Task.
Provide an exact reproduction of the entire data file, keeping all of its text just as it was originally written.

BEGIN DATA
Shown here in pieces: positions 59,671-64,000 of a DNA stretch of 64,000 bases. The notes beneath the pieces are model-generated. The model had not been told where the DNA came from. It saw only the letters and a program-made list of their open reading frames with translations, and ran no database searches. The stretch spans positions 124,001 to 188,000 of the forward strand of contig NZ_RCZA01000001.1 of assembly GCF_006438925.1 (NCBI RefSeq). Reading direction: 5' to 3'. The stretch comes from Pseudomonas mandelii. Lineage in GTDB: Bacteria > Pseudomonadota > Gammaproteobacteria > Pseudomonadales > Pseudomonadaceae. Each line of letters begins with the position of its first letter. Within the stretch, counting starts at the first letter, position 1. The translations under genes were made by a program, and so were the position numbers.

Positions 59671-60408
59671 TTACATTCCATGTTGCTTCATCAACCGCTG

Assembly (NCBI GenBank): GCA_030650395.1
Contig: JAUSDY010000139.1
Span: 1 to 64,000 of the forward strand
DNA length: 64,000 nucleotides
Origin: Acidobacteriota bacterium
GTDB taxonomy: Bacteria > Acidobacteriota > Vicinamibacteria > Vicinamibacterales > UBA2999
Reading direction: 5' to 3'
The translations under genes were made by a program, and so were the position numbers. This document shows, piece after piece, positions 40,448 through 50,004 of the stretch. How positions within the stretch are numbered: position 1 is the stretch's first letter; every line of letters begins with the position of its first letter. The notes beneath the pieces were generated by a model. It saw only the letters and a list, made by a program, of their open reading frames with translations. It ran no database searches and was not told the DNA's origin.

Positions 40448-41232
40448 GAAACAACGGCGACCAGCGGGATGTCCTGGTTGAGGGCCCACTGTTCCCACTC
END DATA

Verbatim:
Shown here in pieces: positions 59,671-64,000 of a DNA stretch of 64,000 bases. The notes beneath the pieces are model-generated. The model had not been told where the DNA came from. It saw only the letters and a program-made list of their open reading frames with translations, and ran no database searches. The stretch spans positions 124,001 to 188,000 of the forward strand of contig NZ_RCZA01000001.1 of assembly GCF_006438925.1 (NCBI RefSeq). Reading direction: 5' to 3'. The stretch comes from Pseudomonas mandelii. Lineage in GTDB: Bacteria > Pseudomonadota > Gammaproteobacteria > Pseudomonadales > Pseudomonadaceae. Each line of letters begins with the position of its first letter. Within the stretch, counting starts at the first letter, position 1. The translations under genes were made by a program, and so were the position numbers.

Positions 59671-60408
59671 TTACATTCCATGTTGCTTCATCAACCGCTG

Assembly (NCBI GenBank): GCA_030650395.1
Contig: JAUSDY010000139.1
Span: 1 to 64,000 of the forward strand
DNA length: 64,000 nucleotides
Origin: Acidobacteriota bacterium
GTDB taxonomy: Bacteria > Acidobacteriota > Vicinamibacteria > Vicinamibacterales > UBA2999
Reading direction: 5' to 3'
The translations under genes were made by a program, and so were the position numbers. This document shows, piece after piece, positions 40,448 through 50,004 of the stretch. How positions within the stretch are numbered: position 1 is the stretch's first letter; every line of letters begins with the position of its first letter. The notes beneath the pieces were generated by a model. It saw only the letters and a list, made by a program, of their open reading frames with translations. It ran no database searches and was not told the DNA's origin.

Positions 40448-41232
40448 GAAACAACGGCGACCAGCGGGATGTCCTGGTTGAGGGCCCACTGTTCCCACTC